'Red Hot: A Memphis Celebration of Sun Records' with Valerie June, Bobby Rush, Luther Dickinson, Jimbo Mathus and More Coming May 26th
American classics recut at Sam Phillips’ historic Memphis studios.
Bobby Rush, Valerie June, Luther Dickinson, Jimbo Mathus, Amy LaVere and cast members of the Sun Records TV series are featured.
MEMPHIS, Tenn. (Press Release)— Red Hot: A Memphis Celebration of Sun Records is a jubilant, homegrown album honoring the legacy of the tiny independent label that changed the face of popular music.
All proceeds from the Americana Music Society release, due May 26, 2017, will benefit St. Jude Children’s Research Hospital®, leading the way the world understands, treats and defeats childhood cancer and other life-threatening diseases
The collection is co-produced by singer-guitarist Luther Dickinson of the North Mississippi Allstars, and Tamara Saviano, the Nashville-based writer-producer and author of Without Getting Killed or Caught: The Life and Music of Guy Clark. A cast of roots music notables celebrates the work of Sam Phillips, an inaugural Rock & Roll Hall of Fame inductee who founded his Sun label in 1952.
Red Hot was recorded at the two legendary Memphis recording studios operated by Phillips — the humble Sun Studio, opened in 1950 as Memphis Recording Service, and the futuristic Sam Phillips Recording Service, opened in 1959 with Charlie Rich’s “Lonely Weekends” session.
Cutting hundreds of storied sessions at those locations, Phillips recorded world-altering hits by early rock ’n’ roll stars Elvis Presley, Jerry Lee Lewis, Carl Perkins and Roy Orbison; country music luminaries Rich and Johnny Cash; and blues/R&B lions Howlin’ Wolf, B.B. King and Junior Parker, to name a few.
The new album’s personnel sport a direct connection to Sun’s history — Luther Dickinson and his younger brother Cody, the North Mississippi Allstars’ drummer, are the sons of late musician-producer Jim Dickinson. Sitting in as vocalist and pianist with the Jesters, a Memphis garage band that included Phillips’ son Jerry among its members, Jim recorded “Cadillac Man,” one of Sun’s last singles, in 1966.
The Dickinson brothers serve as the hub of Red Hot’s house band, which also includes bassist-vocalist Amy LaVere, one of the Bluff City’s best-known front-women; singer-guitarist John Paul Keith, a solo notable and a former member of the Tearjerkers; and keyboardist Rick Steff, whose credits include work with Cat Power, Dexy’s Midnight Runners and Memphis’ own Lucero.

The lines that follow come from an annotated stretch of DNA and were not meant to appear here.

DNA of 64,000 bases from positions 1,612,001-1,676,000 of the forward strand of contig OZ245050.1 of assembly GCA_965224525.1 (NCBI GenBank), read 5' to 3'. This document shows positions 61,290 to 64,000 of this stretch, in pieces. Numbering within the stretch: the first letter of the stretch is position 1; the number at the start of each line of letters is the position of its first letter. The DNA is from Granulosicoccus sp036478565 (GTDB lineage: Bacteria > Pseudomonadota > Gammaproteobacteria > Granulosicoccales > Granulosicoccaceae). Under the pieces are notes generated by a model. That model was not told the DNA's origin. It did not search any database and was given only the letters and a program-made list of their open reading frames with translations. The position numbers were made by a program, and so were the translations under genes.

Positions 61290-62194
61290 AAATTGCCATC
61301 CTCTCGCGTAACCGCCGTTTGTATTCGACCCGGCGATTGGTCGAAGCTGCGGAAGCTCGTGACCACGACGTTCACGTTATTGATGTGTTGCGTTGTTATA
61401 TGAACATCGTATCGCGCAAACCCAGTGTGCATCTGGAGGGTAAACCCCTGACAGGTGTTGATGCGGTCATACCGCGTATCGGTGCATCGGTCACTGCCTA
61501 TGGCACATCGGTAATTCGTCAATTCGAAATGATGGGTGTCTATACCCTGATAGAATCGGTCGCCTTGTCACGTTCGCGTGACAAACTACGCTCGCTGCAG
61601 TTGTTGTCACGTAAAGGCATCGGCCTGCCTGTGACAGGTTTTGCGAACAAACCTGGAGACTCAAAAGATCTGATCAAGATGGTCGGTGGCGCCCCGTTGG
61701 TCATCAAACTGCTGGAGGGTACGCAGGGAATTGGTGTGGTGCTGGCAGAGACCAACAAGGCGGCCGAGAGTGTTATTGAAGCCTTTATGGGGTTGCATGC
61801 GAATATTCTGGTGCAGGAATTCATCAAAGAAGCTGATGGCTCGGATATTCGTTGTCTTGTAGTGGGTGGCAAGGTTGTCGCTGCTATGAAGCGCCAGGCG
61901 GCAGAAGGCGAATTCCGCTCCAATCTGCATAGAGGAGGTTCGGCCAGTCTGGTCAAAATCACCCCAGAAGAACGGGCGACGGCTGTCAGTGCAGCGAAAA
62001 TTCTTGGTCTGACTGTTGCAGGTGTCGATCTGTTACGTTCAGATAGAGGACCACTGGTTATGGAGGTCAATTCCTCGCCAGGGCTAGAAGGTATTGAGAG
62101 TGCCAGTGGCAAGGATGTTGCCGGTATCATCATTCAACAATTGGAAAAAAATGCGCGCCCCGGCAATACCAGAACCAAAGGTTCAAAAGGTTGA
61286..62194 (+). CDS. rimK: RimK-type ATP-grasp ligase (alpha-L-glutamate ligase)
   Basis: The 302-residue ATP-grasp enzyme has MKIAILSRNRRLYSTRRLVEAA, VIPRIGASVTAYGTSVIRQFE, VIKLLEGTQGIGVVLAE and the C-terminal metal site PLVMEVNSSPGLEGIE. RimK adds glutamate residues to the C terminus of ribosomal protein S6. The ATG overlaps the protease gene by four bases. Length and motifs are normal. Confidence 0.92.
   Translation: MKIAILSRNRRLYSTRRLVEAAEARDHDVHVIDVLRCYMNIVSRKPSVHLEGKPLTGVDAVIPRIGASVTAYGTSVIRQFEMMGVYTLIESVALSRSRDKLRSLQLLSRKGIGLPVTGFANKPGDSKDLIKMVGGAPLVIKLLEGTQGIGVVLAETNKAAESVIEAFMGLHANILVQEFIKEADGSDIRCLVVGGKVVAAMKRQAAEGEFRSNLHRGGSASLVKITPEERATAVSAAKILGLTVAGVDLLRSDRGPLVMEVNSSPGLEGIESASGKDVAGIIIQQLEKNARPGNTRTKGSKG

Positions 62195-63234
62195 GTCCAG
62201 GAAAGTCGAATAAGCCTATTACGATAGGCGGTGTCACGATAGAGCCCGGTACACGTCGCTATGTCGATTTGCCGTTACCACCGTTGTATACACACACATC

Keith, LaVere and Luther Dickinson take lead vocals on numbers originally performed by Phillips’ artists — respectively, Warren Smith’s “Red Cadillac and a Black Moustache,” the Miller Sisters’ “Ten Cats Down,” and Howlin’ Wolf’s “Moanin’ at Midnight.”
Full Track Listing:
1. Red Cadillac and a Black Moustache - John Paul Keith
2. Sure to Fall - Valerie June
3. Lonely Weekends - Shawn Camp
4. Ways of a Woman in Love - Bryan Hayes
5. Red Hot – Cast of Sun Records featuring Chuck Mead
6. Tough Titty - Bobby Rush
7. Ten Cats Down - Amy LaVere
8. High School Confidential - Jimbo Mathus
9. Folsom Prison Blues - Alvin Youngblood Hart
10. Moanin’ at Midnight - Luther Dickinson
Cut intimately and live at the music’s historic sources, Red Hot: A Memphis Celebration of Sun Records restates Phillips’ inclusive, democratic mission for music in contemporary terms.
As Alanna Nash writes in her liner notes, “Like Walt Whitman, Sam Phillips heard America singing … What he heard on the streets of Memphis was inspiration in the untutored voices of both blacks and whites. What he hoped to find was untried and unproven talent, especially that of regional performers who had the affinity to express themselves, but never had the opportunity to record. And in opening his Memphis Recording Service in 1950, and two years later his little Sun Records, he sold hope to people who had none.
“He believed in individualism in the extreme. (‘To the extreme!’ he would say, in that half-preaching way.) And he believed, with his ferocity of focus, that the voice of the common man would ring clear in the end.”
PopMatters premiered Luther Dickinson's "Moanin' at Midnight": http://bit.ly/2qO3J9J
Photos Courtesy: Conqueroo